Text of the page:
Objective 2: Ocean Processes
The Ocean Processes objective examines deep-ocean conditions, computationally assesses the distribution of material and heat through the ocean and ice shell, and seeks to improve relevant chemical literature through a set of high-pressure equation-of-state experiments.

Project 1: Mass and Heat Transport in icy world oceans (Co-Is): Steve Vance (lead), J. Michael Brown, Jason Goodman, Isik Kanik

Members: Jeff Collins, Erik Lenferenk
The liquid water interiors of Europa and other icy moons of the outer solar system are likely to be driven by geothermal heating from the sea floor, leading to the development of buoyant hydrothermal plumes. These plumes potentially control icy surface geomorphology, and are of interest to astrobiologists. As a part of Ocean processes project, our Co-I Jason Goodman and colleagues have performed a series of simulations of these plumes using the MIT GCM ocean circulation model. We assume here that Europa’s ocean is deep (of order 100 km) and unstratified, and that plume buoyancy is controlled by temperature, not composition. Their experiments explore a limited region of parameter space, with ocean depth H ranging from 50 to 100 km deep, source heat flux Q between 0.1 and 10 GW, and Coriolis parameter f corresponding to Europa latitudes between 9_ and 47_. As predicted by their earlier work, the plumes in their simulations form narrow cylindrical chimneys (a few km across) under the influence of the Coriolis effect. These plumes broaden over time until they become baroclinically unstable, breaking up into cone-shaped eddies when they become 10-35 km in diameter; the shed eddies are of a similar size. Large-scale currents in the region of the plume range between 1 and 5 cm/s; temperature anomalies in the plume far from the seafloor are tiny, varying between 10 and 180 microkelvin. Variations in plume size, shape, speed, and temperature are in excellent agreement with previous laboratory tank experiments, and in rough agreement with theoretical predictions. Plume dynamics and geometry are controlled by a “natural Rossby number” which depends strongly on depth H and Coriolis parameter f, but only weakly on source heat flux Q. However, some specific theoretical predictions are not borne out by the simulations: this may occur because the plumes are “reingesting” their own emissions, a process not considered in their earlier theory.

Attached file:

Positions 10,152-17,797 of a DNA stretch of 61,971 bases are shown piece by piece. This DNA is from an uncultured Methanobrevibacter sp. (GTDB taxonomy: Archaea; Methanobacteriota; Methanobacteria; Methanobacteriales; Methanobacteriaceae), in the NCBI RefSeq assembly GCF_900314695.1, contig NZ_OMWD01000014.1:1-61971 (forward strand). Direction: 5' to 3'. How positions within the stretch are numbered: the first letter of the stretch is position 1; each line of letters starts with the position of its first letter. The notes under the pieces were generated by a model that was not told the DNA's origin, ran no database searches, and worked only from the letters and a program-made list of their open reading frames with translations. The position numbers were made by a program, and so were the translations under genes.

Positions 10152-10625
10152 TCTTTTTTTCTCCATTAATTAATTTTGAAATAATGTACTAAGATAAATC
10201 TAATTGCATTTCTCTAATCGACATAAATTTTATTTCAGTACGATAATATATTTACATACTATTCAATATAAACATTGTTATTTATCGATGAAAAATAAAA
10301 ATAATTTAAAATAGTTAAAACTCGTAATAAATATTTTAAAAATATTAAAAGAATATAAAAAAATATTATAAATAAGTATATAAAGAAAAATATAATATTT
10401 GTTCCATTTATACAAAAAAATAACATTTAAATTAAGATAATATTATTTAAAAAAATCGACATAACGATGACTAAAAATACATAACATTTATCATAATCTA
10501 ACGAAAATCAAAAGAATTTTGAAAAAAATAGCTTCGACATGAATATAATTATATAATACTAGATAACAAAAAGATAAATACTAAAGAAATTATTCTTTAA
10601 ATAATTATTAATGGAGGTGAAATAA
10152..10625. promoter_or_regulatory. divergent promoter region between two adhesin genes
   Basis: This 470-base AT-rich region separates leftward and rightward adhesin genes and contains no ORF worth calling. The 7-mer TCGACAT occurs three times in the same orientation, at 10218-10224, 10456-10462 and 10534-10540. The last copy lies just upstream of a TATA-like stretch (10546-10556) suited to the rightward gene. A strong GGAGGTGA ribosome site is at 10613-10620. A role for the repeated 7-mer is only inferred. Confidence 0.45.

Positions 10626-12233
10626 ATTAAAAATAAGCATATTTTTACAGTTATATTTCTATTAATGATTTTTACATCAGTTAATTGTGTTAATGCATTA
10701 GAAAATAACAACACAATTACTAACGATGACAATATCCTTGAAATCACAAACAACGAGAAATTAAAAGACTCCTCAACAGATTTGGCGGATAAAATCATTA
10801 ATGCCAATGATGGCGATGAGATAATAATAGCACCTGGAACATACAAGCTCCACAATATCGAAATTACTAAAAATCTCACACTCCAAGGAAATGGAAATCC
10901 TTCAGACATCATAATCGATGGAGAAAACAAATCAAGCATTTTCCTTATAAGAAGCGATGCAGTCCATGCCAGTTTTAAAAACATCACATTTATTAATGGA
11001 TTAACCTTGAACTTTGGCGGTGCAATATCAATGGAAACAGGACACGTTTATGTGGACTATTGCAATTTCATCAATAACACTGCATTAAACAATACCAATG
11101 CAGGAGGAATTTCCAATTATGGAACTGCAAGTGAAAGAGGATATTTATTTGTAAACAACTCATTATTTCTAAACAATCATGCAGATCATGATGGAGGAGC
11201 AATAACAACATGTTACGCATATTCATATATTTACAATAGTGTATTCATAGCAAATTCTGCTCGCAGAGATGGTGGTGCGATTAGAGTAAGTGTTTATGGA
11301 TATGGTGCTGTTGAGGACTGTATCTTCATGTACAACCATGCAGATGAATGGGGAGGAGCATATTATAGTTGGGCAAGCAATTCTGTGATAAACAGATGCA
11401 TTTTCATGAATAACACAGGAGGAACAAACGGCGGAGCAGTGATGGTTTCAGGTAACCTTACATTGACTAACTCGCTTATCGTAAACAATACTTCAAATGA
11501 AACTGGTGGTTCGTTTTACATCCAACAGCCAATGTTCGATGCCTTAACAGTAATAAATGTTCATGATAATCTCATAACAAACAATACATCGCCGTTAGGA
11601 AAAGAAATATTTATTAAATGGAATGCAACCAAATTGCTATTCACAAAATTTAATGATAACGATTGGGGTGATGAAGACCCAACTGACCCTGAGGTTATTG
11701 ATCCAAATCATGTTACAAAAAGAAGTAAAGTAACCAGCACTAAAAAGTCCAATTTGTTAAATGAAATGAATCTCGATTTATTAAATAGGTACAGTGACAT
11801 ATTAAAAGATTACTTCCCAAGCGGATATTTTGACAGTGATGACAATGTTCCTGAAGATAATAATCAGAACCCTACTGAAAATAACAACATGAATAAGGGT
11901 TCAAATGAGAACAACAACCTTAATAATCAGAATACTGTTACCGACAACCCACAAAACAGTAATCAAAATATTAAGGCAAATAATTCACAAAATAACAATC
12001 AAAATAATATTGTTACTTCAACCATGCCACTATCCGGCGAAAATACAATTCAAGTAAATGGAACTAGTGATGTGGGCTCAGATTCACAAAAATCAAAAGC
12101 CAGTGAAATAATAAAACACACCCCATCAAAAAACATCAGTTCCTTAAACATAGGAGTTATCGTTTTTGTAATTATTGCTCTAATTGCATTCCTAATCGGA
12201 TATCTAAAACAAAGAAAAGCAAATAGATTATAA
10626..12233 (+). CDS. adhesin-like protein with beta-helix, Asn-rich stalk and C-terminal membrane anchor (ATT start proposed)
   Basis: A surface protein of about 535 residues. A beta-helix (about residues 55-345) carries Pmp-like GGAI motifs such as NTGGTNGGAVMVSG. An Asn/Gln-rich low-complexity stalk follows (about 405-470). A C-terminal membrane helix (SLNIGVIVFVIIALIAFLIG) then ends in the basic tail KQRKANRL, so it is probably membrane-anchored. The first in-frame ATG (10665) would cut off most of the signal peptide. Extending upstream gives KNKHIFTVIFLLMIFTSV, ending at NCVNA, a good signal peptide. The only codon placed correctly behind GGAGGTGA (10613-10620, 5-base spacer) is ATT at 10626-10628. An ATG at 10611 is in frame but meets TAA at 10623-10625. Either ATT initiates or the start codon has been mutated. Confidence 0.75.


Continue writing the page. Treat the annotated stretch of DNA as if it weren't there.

Evolution of a typical hydrothermal plume in our simulations. The red surface marks the outer boundary of the plume, where the water temperature is 10−6 K above ambient. Initially, Coriolis forces constrain the warm buoyant plume fluid to a narrow cylindrical structure. Once this structure reaches the ice/water interface, it begins to spread out laterally, forming a broader cylinder or cone. When the structure broadens beyond the critical Rossby radius of deformation, parts of it begin to break off, forming baroclinic eddies — this process has just begun in the third panel, and is well underway in the fourth. In this simulation, H = 50 km, Q = 1 GW, f = 1.3×10−5 s−1.

The recent experimental work by Goodman et al., 2012 broadly confirms the theoretical description of hydrothermal plumes given by Goodman et al. (2004). They found that plume shapes, sizes, temperatures, velocities, etc. are roughly in accord. However, plume velocities are larger, and velocities and temperatures are more sensitive to the intensity of the hydrothermal source than predicted by theory. Goodman et al., 2012 have ruled out a variety of hypotheses to explain the model/theory mismatch, but have no satisfactory explanation as yet. Figuring this out is a primary focus for their future research. They also intend to continue investigation into the nonlinear equation of state of icy world ocean brines, the effect of horizontal components of planetary rotation, the impact of hydrothermal 620 plumes on the global ocean circulation, and the detectability of these plumes using magnetometers.